The Old Operating Theatre Museum is one of London’s little known gems. Located round the corner from London Bridge station, visitors have to climb up a single width spiral staircase to reach it’s entrance in the garett of St Thomas’s Church. Standard admission is £6.50 for Adults, and while this is pricey for a museum so small, the exhibits are packed in to provide surprisingly good value for money. I was inspired by Sarah’s trip in February, and her target of visiting the Telegraph’a 50 Most Unusual Museums in London.
The namesake of the museum is not front and centre but located round a corner off the main room in the roof space. Founded in 1822, the operating theatre was for female patients only and is now the oldest preserved one in Europe. The most fascinating aspect of this space is that it is a literal theatre, with stands for observing set up in a semi circle around where the operations would have occurred.
My favourite part of the museum were the Herb Garrett displays, showing the ingredients and tools used by the Apothecary (a historical pharmacist) during the time of the on site hospital.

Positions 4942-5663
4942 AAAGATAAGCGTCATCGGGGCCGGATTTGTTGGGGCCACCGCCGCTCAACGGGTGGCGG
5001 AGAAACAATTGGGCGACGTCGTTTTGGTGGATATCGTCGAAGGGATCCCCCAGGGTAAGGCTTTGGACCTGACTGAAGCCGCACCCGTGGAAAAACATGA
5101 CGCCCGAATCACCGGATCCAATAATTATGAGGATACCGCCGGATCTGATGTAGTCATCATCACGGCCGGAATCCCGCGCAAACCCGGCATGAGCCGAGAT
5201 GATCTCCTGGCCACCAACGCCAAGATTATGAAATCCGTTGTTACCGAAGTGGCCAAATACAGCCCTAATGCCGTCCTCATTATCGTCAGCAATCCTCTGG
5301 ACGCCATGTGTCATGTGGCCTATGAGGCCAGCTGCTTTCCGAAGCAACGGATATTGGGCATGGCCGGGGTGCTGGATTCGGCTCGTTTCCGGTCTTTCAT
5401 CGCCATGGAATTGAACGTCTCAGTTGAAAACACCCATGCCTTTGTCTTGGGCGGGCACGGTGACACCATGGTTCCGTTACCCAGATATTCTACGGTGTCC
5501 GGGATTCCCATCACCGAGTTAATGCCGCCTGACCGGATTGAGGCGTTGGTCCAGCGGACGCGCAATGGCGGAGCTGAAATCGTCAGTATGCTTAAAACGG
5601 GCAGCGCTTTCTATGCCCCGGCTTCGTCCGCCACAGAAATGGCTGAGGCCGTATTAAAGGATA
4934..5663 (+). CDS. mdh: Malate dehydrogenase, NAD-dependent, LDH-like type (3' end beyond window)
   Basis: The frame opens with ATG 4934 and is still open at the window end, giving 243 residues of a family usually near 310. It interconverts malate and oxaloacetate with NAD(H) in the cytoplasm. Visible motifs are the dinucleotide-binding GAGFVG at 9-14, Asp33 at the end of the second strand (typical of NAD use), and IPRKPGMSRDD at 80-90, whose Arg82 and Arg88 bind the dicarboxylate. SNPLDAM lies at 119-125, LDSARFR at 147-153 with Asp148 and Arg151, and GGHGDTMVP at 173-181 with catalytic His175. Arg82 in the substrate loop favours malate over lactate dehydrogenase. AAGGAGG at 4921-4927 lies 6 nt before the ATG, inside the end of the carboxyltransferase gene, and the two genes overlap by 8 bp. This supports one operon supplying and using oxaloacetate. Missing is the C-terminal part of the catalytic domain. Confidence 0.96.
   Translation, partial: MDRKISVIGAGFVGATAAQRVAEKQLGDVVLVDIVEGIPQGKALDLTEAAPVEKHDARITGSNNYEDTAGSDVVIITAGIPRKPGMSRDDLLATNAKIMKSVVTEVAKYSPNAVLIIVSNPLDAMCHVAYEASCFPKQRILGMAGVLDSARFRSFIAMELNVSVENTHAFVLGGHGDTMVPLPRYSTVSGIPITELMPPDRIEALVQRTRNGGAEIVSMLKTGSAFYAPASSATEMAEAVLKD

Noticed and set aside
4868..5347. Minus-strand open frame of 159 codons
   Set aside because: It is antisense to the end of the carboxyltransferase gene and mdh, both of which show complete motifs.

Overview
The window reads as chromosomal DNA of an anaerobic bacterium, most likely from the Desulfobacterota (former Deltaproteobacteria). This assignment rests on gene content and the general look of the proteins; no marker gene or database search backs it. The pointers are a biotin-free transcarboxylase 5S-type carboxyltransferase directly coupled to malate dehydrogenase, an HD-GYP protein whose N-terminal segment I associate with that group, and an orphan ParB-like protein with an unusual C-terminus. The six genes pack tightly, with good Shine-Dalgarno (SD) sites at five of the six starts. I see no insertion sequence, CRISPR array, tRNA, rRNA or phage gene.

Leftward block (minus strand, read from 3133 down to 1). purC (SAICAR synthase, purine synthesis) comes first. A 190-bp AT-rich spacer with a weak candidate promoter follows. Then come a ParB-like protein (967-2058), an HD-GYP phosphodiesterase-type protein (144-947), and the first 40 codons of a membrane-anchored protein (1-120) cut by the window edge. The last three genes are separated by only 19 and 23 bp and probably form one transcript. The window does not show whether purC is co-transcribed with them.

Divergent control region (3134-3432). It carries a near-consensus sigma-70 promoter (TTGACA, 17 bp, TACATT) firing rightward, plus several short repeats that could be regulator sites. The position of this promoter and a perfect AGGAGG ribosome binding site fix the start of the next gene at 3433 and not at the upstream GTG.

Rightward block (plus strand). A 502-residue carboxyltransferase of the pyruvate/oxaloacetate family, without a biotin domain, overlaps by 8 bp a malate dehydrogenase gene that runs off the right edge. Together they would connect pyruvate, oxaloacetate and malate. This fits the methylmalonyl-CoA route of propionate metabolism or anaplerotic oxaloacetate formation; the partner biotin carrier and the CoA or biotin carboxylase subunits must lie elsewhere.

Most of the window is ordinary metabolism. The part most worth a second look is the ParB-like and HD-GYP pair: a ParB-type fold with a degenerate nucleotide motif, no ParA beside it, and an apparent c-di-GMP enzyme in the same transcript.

At the centre of the main room is the Apothecary station, with beautiful old drawers, cabinets and a set of large scales. Anyone who has watched Friends will understand how great an apothecary table is!
The jumble of artefacts on display within the museum creates a ambience similar to a old junk or curiosity shop and may not suit the tastes of all visitors. I personally loved being able to take my time looking at every little jar or device on display. Everywhere you look in the Old Operating Theatre Museum was a delight for the eyes.